General Motors‘ stop-sale orders on several of its recalled vehicles are causing headaches for dealers trying to sell them. According to Automotive News, dealers have been instructed to stop delivering several high-volume models due to safety defects, and it is negatively affecting their ability to earn quarterly recall incentive bonuses.
GM currently has a stop sale order on the Chevrolet Cruze and Malibu sedans, Chevrolet Suburban and Tahoe SUVs, and the Chevrolet Traverse, GMC Acadia and Buick Enclave crossovers. Dealers are allowed to sell these models, however customers aren’t allowed to take delivery or even test drive the car until the defects have been repaired, something which can’t happen until a fix procedure and parts arrive.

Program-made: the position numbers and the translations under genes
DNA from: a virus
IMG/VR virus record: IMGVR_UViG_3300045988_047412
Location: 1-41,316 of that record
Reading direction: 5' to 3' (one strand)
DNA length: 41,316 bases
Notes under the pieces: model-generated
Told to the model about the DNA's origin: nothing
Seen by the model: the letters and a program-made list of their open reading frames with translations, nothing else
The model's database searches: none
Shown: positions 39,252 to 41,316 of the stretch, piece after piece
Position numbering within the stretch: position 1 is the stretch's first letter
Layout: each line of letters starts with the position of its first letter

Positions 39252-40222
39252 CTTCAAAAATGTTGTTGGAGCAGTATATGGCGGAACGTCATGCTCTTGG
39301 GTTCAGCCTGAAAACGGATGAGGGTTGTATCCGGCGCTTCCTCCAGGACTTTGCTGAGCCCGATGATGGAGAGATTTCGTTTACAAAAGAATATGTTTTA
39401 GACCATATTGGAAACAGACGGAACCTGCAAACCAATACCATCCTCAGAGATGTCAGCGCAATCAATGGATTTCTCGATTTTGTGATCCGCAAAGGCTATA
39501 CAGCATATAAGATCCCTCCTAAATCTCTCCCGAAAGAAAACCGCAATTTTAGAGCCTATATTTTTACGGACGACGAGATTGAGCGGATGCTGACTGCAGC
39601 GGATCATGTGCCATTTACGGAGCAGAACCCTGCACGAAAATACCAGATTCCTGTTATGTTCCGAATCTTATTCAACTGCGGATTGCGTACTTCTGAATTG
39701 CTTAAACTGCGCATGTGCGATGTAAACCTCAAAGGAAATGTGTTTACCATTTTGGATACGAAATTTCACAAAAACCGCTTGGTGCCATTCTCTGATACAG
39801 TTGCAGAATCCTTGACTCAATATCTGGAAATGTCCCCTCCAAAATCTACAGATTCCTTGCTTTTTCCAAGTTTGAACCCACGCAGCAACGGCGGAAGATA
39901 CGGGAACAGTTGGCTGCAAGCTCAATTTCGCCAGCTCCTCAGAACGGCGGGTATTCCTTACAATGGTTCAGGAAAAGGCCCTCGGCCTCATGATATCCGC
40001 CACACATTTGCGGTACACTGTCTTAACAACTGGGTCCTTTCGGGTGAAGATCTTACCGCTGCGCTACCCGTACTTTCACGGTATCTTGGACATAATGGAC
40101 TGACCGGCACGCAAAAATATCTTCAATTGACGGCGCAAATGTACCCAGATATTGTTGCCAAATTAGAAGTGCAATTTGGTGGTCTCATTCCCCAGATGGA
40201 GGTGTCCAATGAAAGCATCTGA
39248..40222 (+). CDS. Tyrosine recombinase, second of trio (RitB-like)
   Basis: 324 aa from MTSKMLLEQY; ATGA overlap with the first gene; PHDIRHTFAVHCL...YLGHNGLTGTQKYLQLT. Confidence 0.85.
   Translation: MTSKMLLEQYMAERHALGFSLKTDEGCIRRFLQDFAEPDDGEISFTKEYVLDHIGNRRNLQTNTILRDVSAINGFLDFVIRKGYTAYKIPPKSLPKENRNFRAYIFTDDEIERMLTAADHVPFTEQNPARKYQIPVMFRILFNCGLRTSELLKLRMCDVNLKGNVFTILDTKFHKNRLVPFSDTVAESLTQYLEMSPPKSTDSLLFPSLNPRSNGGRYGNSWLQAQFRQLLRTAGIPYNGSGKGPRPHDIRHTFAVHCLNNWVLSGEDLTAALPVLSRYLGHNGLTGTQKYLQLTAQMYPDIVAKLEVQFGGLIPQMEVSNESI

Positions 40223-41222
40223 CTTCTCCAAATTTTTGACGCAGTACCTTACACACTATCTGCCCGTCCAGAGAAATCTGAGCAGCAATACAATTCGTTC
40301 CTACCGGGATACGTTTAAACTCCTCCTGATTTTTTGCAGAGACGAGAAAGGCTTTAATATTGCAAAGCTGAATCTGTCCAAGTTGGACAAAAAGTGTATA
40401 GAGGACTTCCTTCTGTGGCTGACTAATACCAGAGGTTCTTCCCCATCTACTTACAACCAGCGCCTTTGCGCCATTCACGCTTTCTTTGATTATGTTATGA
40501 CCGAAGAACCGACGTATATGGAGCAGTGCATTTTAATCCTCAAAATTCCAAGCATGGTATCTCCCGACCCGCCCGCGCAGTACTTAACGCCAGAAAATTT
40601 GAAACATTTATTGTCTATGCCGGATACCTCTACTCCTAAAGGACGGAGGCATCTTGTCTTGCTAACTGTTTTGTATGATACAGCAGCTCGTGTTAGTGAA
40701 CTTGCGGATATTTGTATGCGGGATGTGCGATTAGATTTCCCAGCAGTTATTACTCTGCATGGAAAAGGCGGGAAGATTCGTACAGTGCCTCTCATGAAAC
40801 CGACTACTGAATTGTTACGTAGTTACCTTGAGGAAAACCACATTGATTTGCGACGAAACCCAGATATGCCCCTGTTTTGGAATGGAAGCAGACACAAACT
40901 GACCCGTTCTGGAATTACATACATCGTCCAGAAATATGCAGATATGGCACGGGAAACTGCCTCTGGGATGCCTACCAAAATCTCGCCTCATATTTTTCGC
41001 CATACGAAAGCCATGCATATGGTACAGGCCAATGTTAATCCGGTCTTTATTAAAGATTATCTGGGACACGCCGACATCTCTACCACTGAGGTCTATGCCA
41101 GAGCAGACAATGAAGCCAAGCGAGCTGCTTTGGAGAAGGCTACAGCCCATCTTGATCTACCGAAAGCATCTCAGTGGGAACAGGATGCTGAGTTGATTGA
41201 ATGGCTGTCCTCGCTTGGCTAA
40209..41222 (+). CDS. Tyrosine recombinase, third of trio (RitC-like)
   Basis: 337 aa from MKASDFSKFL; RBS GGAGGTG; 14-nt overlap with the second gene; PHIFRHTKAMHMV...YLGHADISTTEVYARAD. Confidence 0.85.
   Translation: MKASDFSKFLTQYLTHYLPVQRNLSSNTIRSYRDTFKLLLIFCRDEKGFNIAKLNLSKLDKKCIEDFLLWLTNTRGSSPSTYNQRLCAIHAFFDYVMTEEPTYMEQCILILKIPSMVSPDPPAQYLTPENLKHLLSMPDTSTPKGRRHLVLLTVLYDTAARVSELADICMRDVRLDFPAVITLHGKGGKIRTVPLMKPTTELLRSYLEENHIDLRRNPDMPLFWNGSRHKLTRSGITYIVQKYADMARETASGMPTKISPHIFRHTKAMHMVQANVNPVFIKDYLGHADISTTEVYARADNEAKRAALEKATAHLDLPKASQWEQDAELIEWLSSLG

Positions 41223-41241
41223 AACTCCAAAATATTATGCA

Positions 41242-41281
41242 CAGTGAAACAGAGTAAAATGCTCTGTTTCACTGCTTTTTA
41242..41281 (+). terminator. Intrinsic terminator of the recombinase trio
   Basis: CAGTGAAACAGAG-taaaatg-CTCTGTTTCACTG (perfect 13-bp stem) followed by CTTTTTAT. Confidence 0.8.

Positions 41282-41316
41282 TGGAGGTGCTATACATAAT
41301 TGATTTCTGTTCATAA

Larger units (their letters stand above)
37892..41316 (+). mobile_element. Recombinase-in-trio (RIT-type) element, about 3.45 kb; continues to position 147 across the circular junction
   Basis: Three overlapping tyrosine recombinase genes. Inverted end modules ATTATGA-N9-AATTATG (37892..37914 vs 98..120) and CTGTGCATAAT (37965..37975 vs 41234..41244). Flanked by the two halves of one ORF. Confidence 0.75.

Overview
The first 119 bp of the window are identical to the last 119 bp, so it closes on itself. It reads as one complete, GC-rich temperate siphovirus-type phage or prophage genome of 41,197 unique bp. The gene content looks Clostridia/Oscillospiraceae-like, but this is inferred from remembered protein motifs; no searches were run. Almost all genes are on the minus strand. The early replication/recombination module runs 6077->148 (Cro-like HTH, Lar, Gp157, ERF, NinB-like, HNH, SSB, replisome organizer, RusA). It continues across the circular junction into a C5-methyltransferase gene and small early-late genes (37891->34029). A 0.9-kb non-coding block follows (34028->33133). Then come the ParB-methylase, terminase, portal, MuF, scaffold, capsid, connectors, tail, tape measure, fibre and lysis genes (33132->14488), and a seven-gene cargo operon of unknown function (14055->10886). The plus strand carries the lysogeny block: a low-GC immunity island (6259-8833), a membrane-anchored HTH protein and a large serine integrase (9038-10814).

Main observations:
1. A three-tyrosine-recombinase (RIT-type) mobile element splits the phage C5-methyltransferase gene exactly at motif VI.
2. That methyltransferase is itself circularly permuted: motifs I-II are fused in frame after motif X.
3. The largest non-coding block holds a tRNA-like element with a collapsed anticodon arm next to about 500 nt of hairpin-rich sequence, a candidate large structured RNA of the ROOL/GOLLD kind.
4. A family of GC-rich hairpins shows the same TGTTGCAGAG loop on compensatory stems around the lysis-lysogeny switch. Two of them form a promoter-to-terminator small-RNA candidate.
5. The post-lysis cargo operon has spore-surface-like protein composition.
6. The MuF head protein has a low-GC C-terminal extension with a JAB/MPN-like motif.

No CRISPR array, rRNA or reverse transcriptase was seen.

Under the Standards for Excellence incentive program, GM dealers must sell at least one more vehicle than they did during the same time period last year, in addition to meeting a customer satisfaction rating target. AN says many dealers have become more dependent on the bonus, which can range from $10,000 for small dealers to $150,000 for bigger operations, due to shrinking profit margins across the entire industry.
General Manager of Ourisman Rockmont Chevrolet in Rockville, Md., Dug Dugger, told AN the stop sale cost his store 15 sales in May.
“On a lot of these stop-sales, the customer just moves on,” Dugger says. “I think it’s especially tough in a high import market like D.C., where the customer has so many other options.”
Dugger noted his dealership has managed to qualify for their SFE bonus in the past two quarters, but he doesn’t believe it will happen this time around. GM said they are taking the stop-sale order’s effect on SFE bonuses into consideration on a case by case basis, but expects most dealers will hit their target due to strong second quarter sales.